Live Music

NSW Government aims to protect future of live music venues with audit

Featured Image: Pexels from Pixabay

The New South Wales (NSW) Government is set to conduct a survey to ascertain the challenges currently facing musicians, artists and venue operators to help build a thriving music scene across the Australian state.

It will be the first time the NSW Government has conducted a survey of this sort to ask artists and professionals working in the music industry, in a bid to build a picture of the current state of the sector.

Over the last decade, NSW has lost half of its live music venues, with just 137 remaining according to current Liquor and Gaming data. The government is aiming to ensure the survival of the remaining venues and recently established Sound NSW – a dedicated office committed to the growth, development and promotion of contemporary music in the state.

“The NSW Government is committed to reviving live music across New South Wales,” said Minister for Music, John Graham. “The last decade of lockouts and lockdowns has led to a grassroots music venue crisis in this state. We know the live music sector is facing many challenges, and this research will help identify from firsthand experience of musicians and industry participants themselves what those challenges are.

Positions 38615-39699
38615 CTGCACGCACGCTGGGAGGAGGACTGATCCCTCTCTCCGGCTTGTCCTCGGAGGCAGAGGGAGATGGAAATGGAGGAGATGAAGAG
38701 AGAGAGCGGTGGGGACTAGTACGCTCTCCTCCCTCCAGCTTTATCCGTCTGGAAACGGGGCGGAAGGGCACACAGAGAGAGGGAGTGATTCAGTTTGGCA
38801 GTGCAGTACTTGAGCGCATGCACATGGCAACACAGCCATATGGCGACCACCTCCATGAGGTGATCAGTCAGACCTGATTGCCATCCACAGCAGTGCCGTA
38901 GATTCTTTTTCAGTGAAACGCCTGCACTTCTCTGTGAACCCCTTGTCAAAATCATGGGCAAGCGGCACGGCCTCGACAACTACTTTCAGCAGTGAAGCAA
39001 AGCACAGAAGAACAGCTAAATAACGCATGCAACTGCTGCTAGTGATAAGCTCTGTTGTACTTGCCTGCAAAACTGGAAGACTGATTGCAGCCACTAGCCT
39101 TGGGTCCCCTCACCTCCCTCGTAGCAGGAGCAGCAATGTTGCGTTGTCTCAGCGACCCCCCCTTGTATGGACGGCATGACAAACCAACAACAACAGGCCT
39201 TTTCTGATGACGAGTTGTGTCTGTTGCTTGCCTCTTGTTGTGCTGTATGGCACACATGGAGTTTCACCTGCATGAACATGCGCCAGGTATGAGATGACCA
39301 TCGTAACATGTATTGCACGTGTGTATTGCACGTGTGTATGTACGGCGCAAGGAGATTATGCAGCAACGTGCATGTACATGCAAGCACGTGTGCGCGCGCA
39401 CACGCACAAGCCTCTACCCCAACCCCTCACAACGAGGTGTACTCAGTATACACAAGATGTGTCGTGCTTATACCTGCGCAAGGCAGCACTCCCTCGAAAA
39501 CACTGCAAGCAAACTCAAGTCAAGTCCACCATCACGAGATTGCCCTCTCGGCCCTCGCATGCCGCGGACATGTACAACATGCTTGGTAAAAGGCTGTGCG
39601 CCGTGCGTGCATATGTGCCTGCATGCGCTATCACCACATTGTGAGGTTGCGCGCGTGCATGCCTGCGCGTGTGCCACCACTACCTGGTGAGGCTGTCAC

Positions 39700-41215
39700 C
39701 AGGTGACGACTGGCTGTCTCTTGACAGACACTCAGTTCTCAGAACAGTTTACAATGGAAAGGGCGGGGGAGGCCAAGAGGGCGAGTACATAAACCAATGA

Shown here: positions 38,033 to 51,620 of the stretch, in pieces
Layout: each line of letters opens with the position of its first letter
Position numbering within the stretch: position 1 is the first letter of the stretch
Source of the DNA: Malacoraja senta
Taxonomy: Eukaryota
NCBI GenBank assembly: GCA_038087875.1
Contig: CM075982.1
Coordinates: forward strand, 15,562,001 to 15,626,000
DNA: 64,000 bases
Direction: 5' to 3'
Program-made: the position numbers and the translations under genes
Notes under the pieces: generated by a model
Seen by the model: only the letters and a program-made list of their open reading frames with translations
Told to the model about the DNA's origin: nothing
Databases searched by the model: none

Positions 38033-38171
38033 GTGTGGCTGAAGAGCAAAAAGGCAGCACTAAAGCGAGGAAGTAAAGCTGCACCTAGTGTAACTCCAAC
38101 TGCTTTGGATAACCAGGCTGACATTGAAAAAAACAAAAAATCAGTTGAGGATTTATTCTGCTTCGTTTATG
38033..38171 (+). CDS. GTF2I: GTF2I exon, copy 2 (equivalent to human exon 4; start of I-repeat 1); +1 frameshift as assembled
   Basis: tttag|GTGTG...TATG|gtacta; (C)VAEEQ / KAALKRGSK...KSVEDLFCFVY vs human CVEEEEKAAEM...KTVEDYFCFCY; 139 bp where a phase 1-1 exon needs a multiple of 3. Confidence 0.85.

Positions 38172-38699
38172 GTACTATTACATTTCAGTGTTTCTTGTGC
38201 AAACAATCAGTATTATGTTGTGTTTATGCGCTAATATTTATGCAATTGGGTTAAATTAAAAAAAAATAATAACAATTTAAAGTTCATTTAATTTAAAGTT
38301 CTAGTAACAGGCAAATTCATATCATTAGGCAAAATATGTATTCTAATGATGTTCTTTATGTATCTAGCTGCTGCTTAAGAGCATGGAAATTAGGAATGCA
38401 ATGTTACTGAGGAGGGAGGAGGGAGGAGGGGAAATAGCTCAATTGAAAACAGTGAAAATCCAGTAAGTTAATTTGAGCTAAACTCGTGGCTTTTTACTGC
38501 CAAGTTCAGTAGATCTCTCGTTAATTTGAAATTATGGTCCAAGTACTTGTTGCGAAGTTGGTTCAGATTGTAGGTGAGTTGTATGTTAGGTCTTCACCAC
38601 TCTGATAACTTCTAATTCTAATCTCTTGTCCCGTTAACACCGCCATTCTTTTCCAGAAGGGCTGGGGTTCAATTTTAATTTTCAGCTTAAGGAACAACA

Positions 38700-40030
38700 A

“From artists and music workers to record labels, promoters, and managers, if you work in music, we want to hear from you. This consultative research will help us tune in to the policy priorities that will restore live music in NSW. I encourage all music industry professionals to share their ideas and insights to help us put together an evidence-based strategy for the future.”

Participants in the survey will be asked to assess the strengths of the industry, as well as the factors that may be prohibiting growth – from noise restrictions, venue closures, the COVID-19 pandemic through to cost-of-living pressures.

The survey will form part of a wider project that will also combine economic analysis, venue mapping data and audience research to inform the NSW Government’s first strategic policy for contemporary music.

Artists, managers, promoters, venue operators, roadies, audio engineers, lighting and technical teams, and ticket and merchandise retailers have been encouraged to offer feedback.

“Sound NSW’s mission is to see a new era when NSW’s musicians, live music venues and festivals can thrive, creating greater job opportunities, injecting vibrancy to our state, and exporting NSW-grown music across Australia and to the world,” added Acting Head of Sound NSW, Emily Collins.

“The data and insights from the Live Music Survey will help us better understand and support venues. Following the launch of the NSW Arts, Culture and Creative Industries policy later this year, Sound NSW will develop and deliver the state’s first-ever 10-year contemporary music strategy. Just as Screen NSW does for film and TV, this is about bringing a cohesive and coherent government approach to growing the sector.”